Up@dawn 2.0

Monday, March 28, 2016

Quiz March 29

1. Secularists can agree with Hamlet, that death is nothing to fear, if they dismiss what possibility?

2. What lies behind the sense of horror at the prospect of non-existence?

3. Meaningful lives do and do not require what?

4. Kitcher wants to resist what temptation?

5. What are the chief sources of pessimism?

6. By what does Kitcher want scriptures to be superseded?


  • Name a thinker who reacted against the outside imposition of meaning, emphasizing autonomy instead.
  • Kitcher thinks we should be committed to what, instead of salvation?
  • What does Kitcher say about a grandfather's joy?
  • What's wrong with the Christian and Muslim afterlife?

  • "What use is Darwin at a funeral?" 96 In fact, isn't there some consolation in the evolutionary hypothesis that individual mortality is inseparable from species evolution? Is there some further sense in which such "gibes... misunderstand the human situation"? 105
  • "Do you feel differently about your absence from different parts of the future?" 97 Are you also increasingly "indifferent" to the future? 98
  • COMMENT: "Mattering to others is what counts in conferring meaning."
  • What's your answer to the "religious challenger" who says bereaved secularists misunderstand the character of the afterlife? 103
  • Does an afterlife without striving nullify our acts and identities? 104
  • Did you have an "epiphany around (age) 16"? 107
  • COMMENT: "Lives matter when they touch others." 108 Presumably the touch should be positive and altruistic, not destructive and selfish. But how do you argue this with a confirmed Randian, for example, who says we should all live only for ourselves? Is there any point in having that argument with an egoist?
  • Does impermanence cancel meaning? 110 Is "lingering" in the memories of those who knew us enough to confer meaning? 111
  • What other "sources of the deepest satisfactions" would you suggest? 119
  • Do you agree that secular humanism faces practical but not intellectual problems in accounting for meaning? 122
  • Why would Charles Taylor or anyone insist that joy is not fully available to secularists? Is this simply prejudice? 127-8
  • Seeing God in all things is transformative, said George Herbert, but isn't it also potentially transformative to see no God? 129
  • Are epiphanies valuable, whatever their causes? 131
  • COMMENT: "Each life that goes badly... should be a stimulus to renewed human effort" and not to belief in "ultimate compensation" in heaven. 136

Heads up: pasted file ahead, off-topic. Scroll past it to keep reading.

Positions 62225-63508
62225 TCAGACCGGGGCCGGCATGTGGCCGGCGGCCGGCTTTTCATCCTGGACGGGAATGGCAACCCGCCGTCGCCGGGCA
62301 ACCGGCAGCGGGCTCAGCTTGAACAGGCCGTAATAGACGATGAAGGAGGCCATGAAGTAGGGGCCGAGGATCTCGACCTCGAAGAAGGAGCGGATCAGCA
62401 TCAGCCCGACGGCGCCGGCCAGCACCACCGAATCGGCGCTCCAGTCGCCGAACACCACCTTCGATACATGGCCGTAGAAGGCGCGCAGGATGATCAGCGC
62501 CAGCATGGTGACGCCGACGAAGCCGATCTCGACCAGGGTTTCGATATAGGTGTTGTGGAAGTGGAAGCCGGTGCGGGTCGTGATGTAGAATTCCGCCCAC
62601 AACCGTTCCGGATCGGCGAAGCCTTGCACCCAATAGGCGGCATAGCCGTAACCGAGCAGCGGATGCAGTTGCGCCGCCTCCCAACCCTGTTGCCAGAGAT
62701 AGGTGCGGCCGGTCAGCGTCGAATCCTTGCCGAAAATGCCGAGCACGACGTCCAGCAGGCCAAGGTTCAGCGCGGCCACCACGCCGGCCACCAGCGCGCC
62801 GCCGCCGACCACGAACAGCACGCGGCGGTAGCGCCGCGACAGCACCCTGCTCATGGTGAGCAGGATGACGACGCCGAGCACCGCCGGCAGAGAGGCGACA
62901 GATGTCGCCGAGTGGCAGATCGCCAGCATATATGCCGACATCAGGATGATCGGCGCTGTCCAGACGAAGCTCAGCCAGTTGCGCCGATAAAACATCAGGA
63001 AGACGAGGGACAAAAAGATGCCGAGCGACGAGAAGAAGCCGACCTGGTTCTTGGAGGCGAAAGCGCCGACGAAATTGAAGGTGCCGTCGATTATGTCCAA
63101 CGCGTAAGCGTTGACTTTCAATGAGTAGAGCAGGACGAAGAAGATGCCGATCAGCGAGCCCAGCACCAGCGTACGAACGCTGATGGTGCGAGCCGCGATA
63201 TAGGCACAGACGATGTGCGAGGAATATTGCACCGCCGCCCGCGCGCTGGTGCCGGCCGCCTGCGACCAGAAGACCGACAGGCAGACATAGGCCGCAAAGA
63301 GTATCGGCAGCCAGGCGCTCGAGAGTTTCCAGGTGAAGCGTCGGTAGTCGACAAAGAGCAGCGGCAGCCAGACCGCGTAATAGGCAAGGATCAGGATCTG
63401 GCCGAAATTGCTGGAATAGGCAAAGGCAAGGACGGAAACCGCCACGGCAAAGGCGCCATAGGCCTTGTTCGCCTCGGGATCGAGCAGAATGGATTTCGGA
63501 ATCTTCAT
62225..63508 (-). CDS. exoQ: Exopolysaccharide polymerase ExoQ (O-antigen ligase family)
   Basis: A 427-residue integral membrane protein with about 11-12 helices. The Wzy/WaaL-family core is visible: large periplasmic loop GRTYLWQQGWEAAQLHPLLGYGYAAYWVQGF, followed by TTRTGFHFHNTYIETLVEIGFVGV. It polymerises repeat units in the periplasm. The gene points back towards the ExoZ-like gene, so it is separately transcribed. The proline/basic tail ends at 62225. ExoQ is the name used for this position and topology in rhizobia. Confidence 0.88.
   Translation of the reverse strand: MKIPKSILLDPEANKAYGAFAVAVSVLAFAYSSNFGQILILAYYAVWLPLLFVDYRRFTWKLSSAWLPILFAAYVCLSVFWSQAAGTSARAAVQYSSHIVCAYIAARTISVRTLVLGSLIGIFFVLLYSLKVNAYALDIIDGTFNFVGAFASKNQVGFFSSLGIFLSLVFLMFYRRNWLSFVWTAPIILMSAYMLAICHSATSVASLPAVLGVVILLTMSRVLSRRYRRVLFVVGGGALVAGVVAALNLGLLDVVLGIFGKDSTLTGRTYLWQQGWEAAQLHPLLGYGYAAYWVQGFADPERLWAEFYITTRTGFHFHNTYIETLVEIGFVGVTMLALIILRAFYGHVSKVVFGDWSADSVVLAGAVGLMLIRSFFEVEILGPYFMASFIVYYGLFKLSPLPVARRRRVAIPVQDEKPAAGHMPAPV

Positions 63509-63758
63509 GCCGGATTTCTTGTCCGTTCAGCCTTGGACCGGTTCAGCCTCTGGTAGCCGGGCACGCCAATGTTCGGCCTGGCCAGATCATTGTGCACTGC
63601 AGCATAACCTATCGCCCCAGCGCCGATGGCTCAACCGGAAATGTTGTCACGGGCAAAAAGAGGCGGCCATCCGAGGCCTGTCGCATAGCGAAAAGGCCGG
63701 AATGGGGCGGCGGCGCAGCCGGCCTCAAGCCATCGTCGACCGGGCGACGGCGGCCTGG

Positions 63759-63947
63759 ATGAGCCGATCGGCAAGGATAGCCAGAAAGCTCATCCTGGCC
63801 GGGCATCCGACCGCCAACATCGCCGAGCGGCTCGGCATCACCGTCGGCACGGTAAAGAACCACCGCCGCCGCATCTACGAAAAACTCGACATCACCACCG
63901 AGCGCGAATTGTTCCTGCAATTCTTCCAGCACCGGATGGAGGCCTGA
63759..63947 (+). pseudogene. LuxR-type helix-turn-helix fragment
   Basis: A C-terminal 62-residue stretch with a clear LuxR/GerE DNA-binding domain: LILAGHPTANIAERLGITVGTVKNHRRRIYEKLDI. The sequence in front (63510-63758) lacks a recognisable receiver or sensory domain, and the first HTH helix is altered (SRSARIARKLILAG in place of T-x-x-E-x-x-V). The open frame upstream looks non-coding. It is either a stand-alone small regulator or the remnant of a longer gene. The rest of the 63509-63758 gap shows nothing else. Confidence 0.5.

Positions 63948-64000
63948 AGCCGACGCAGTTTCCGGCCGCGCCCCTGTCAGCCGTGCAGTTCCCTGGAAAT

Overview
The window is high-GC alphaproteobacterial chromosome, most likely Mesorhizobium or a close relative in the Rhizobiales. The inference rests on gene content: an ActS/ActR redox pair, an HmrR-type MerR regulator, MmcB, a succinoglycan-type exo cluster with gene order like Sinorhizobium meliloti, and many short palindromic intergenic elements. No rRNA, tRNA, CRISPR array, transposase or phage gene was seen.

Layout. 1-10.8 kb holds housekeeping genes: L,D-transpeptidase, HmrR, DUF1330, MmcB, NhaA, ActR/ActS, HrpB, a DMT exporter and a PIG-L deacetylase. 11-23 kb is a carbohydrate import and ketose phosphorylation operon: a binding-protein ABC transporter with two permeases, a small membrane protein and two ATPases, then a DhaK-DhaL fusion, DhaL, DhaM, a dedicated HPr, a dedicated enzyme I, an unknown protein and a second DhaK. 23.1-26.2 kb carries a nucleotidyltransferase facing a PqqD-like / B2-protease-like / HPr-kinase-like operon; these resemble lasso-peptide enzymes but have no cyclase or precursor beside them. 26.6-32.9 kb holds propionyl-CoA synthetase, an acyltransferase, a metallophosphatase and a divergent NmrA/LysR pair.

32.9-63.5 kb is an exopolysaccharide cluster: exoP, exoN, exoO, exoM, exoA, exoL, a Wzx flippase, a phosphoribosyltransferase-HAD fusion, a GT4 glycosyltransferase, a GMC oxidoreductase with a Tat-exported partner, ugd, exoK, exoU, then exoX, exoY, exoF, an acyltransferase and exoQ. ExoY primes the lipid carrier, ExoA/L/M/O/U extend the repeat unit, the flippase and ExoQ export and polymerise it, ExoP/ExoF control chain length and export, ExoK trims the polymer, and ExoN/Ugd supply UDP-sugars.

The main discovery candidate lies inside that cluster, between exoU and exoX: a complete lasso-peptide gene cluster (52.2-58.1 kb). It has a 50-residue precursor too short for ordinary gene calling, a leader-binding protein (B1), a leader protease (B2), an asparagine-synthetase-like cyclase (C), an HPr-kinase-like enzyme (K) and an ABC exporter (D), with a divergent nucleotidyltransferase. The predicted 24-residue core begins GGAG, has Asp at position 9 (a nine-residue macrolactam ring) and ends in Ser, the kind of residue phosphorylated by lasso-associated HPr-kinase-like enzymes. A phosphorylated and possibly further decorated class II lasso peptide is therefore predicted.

• COMMENT: The properly strenuous life is humanist, not religious. 139
  • What's your takeaway from Kitcher's discussion of Shakespeare and Dostoevsky?

God Is a Question, Not an Answer

Near end of Albert Camus’s existentialist novel “The Stranger,” Meursault, the protagonist, is visited by a priest who offers him comfort in the face of his impending execution. Meursault, who has not cared about anything up to this point, wants none of it. He is an atheist in a foxhole. He certainly has not been a strident atheist, but he claims to have no time for the priest and his talk of God. For him, God is not the answer.

Some 70 years later, Kamel Daoud, in his 2013 novel “The Meursault Investigation,” picks up the thread of Camus’s story. In one scene late in that novel, an imam hounds Harun, the brother of the unnamed Arab who was killed in “The Stranger.” In response, Harun gives a litany of his own impieties, culminating in the declaration that “God is a question, not an answer.” Harun’s declaration resonates with me as a teacher and student of philosophy. The question is permanent; answers are temporary. I live in the question.

Any honest atheist must admit that he has his doubts, that occasionally he thinks he might be wrong, that there could be a God after all — if not the God of the Judeo-Christian tradition, then a God of some kind. Nathaniel Hawthorne said of Herman Melville, “He can neither believe, nor be comfortable in his unbelief; and he is too honest and courageous not to try to do one or the other.” Dwelling in a state of doubt, uncertainty and openness about the existence of God marks an honest approach to the question... (continues)
A reply: "Many “honest” atheists, including me, don’t care to consider the question of God at all. Aside from the simple truth that the question does not interest me, the existence of a god or gods would not change the way I live my life, and therefore holds no value to me. I also find it a waste of time and attention to wonder about the unknowable when there are so many interesting and urgent questions with real answers waiting to be revealed..." More responses...
Clearly Calvin hasn't read Scheffler, Kitcher, Dewey, or Russell...


  1. Here is a link to a song that I think sums up these last two chapters. The song is an English translation of Durarara!! second opening. Its relevant not only for its lyrics but also for the anime it comes from,I say this because I feel that Durarara!! could be one of the things that supersedes scripture.

  2. Quiz question: What does Kitcher say immortality decomposes to?

  3. Discussion Question: "Are epiphanies valuable, whatever their causes?"

    I believe their value is dependent of the individual and the epiphany at hand. Everyone defines value differently. Epiphanies may be about simple everyday things or more important life changing situations, but two individuals may have the same epiphany and analyze it differently. That is why I believe that all-in-all, it just depends.

  4. Quiz Question

    What question is the oldest issue of Western philosophy?

  5. Discussion Question

    Do you believe that most people fear death or only its process?

    1. I think most people probably fear the process more than the actual death. The process could either be long or very short. Which is scary because you never know